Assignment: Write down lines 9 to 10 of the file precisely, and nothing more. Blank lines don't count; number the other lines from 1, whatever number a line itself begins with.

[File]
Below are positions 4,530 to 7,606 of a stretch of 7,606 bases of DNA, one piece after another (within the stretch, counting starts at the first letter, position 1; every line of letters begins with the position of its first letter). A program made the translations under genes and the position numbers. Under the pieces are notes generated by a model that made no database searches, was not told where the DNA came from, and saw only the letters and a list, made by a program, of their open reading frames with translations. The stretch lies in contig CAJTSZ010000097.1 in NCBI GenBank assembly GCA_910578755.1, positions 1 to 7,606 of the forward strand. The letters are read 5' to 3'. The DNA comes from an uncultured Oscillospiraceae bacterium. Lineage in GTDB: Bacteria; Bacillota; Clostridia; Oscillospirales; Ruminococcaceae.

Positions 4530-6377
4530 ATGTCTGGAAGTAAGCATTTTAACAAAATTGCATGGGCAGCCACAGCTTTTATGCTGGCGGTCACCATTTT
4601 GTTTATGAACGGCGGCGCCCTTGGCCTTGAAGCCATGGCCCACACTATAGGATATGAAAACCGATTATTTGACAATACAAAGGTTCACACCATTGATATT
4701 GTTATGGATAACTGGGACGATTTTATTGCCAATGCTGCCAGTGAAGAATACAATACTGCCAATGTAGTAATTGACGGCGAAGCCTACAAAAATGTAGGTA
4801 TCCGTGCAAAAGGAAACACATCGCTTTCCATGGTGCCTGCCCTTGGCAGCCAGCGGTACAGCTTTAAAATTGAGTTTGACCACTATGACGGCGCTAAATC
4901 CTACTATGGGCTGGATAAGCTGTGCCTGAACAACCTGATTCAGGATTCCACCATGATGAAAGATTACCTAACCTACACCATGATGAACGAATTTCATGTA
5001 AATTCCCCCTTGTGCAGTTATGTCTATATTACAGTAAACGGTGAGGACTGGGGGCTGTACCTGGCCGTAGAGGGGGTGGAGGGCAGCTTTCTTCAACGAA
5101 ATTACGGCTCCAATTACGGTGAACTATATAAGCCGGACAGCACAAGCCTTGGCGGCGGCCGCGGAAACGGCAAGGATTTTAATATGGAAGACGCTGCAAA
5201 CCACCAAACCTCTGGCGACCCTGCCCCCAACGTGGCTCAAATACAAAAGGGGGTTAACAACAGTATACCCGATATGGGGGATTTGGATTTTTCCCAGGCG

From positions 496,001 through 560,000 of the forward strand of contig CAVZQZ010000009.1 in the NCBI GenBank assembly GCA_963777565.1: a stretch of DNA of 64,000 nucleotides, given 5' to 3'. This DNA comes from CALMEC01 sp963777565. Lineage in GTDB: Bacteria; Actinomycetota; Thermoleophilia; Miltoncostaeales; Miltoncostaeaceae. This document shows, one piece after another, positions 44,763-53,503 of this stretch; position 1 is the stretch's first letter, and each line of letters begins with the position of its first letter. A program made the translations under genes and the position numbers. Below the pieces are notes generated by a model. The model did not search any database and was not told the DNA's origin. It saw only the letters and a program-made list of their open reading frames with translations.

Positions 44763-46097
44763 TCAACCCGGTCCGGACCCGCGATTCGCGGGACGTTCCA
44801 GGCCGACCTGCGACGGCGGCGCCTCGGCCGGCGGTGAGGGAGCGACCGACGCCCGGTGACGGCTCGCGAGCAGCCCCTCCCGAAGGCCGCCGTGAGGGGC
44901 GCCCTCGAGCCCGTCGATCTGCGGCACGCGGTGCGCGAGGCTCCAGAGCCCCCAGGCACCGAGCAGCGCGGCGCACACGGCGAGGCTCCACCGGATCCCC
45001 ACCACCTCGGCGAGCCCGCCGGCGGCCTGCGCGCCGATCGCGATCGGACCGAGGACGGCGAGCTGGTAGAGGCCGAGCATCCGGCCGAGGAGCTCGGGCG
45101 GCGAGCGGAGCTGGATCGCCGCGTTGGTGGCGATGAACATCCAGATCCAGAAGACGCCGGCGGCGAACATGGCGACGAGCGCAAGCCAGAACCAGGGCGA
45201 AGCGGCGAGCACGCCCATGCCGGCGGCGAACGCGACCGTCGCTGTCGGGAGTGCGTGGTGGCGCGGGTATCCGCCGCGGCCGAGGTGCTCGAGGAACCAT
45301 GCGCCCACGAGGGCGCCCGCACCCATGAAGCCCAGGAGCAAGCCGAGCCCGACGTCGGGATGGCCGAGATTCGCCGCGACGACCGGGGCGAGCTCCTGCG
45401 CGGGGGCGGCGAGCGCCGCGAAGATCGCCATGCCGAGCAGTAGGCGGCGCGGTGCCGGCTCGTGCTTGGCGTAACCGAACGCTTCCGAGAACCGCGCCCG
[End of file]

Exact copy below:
5101 ATTACGGCTCCAATTACGGTGAACTATATAAGCCGGACAGCACAAGCCTTGGCGGCGGCCGCGGAAACGGCAAGGATTTTAATATGGAAGACGCTGCAAA
5201 CCACCAAACCTCTGGCGACCCTGCCCCCAACGTGGCTCAAATACAAAAGGGGGTTAACAACAGTATACCCGATATGGGGGATTTGGATTTTTCCCAGGCG